Communicators Seen as Having a Role in Culture of Life
Interview with Cardinal Nicolas de Jesús López Rodríguez of Santo Domingo
| 442 hits
NEW YORK, NOV. 23, 2003 (Zenit.org).- Communicators have a particular responsibility to respect and promote the culture of life, says the primate of America.
Cardinal Nicolas de Jesus López Rodríguez, archbishop of Santo Domingo, expressed this conviction in the context of the 2nd Hispanic-American Press Congress, held at Columbia University from Oct. 24-26.
Q: Are we able to defend the value of life?
Cardinal López Rodríguez: We know that in all cultures, when it comes to values, the first place belongs, without a doubt, to life. It is the supreme value. Because of this, the most solemn religious ceremonies in all cultures are those that celebrate the great moments of life: birth, marriage, death.
Other values, such as peace, justice, honesty, beauty, are subordinate to life. Habits, customs, institutions, language protect life and serve as a wall of defense and instrument of support and promotion.
Q: Is the battle for "being" being lost to "having"?
Cardinal López Rodríguez: Our culture and our society have engendered a man whose needs increase every day; they are generally fictitious, but very expensive. However, contemporary man has not grown in moral qualities. He grows in the area of having, of power and pleasure, but not in the area of truth and life.
We have an opulent person who enjoys things, but not a virtuous and wise person. There are many educated people, but few who are morally wise. There is an abyss between education and formation, both in the school as well as in society.
Q: What are the values proposed to us in these times?
Cardinal López Rodríguez: In history, each culture has opted for different values and proposes to its society the models that best embody them: the Greek hero, medieval mystic, Renaissance and modern philosopher. ... Contemporary society emphasizes material well-being, pleasure, and sees these fulfilled in the one who possesses and enjoys them without limits, even if deep down he is a miserable human being.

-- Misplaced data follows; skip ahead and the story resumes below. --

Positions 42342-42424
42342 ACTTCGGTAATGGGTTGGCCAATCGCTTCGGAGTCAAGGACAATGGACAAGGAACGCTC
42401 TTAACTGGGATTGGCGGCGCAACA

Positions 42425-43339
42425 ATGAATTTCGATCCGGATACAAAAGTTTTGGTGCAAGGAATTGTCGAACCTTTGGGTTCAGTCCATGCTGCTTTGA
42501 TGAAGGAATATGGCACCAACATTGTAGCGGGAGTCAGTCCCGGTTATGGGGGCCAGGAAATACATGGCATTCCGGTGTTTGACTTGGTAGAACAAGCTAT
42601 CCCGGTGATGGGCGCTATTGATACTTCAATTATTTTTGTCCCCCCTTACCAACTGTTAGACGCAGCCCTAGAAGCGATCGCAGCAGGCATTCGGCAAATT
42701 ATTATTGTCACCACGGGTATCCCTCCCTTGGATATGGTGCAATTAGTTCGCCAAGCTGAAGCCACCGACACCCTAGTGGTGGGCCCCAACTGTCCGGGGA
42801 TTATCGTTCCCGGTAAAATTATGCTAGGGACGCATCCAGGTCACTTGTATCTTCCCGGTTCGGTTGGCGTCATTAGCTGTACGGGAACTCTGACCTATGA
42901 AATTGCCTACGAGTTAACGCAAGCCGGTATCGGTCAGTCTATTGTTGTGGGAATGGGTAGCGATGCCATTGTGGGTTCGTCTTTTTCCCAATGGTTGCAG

Q: How can one be a real person in a context devoid of ideals?
Cardinal López Rodríguez: Contemporary man, equipped with weak reason, has abandoned the great ideals to allow himself to be progressively seduced by the passion of lust, which keeps him enslaved and depraved.
It must be proclaimed with clarity: to be a person, a minimum of well-being is certainly necessary -- we do not dispute this. But even for material well-being, little is needed: health, a modest home, work, food and clothes. One is a person because of one's spiritual dimension, and one grows as a person in the measure that one grows spiritually.
Q: What is the state of the violation of human rights?
Cardinal López Rodríguez: Human rights are violated not only by violence exercised directly against the person, but by the persistence of poverty of millions of human beings -- by unjust structures that are the cause of inequalities.
Political intolerance and indifference toward poverty manifest contempt for human life. As children of God we can neither accept not keep quiet about this.
Q: Are we more contradictory than ever now?
Cardinal López Rodríguez: There are inconceivable contradictions now. The right to life is proclaimed as well as the "right" to abortion. The same is true of euthanasia: In the end, it is about killing.
In the present social context, marked by a dramatic confrontation between the culture of life and that of death, we must foster a strong critical sense, capable of discerning the real values and needs. A mobilization of consciences and a common ethical effort are urgent to articulate a great strategy in favor of life.
Q: Who has the capacity to assume moral leadership today?
Cardinal López Rodríguez: Communicators and public communication must be in the vanguard of that general mobilization of consciences and promotion of an ethical effort that should encompass the whole of society. It is the most effective way to be on the side of life.
We Christian communicators cannot remain silent in face of the general confusion of life today, despite the indifference and hostility of the media to the Christian experience. If today it is thought that the only absolute truth is that there is no truth, then the Truth must be affirmed, proclaimed and defended for the good of the whole of society.
[By Jaime Septien, director of El Observador]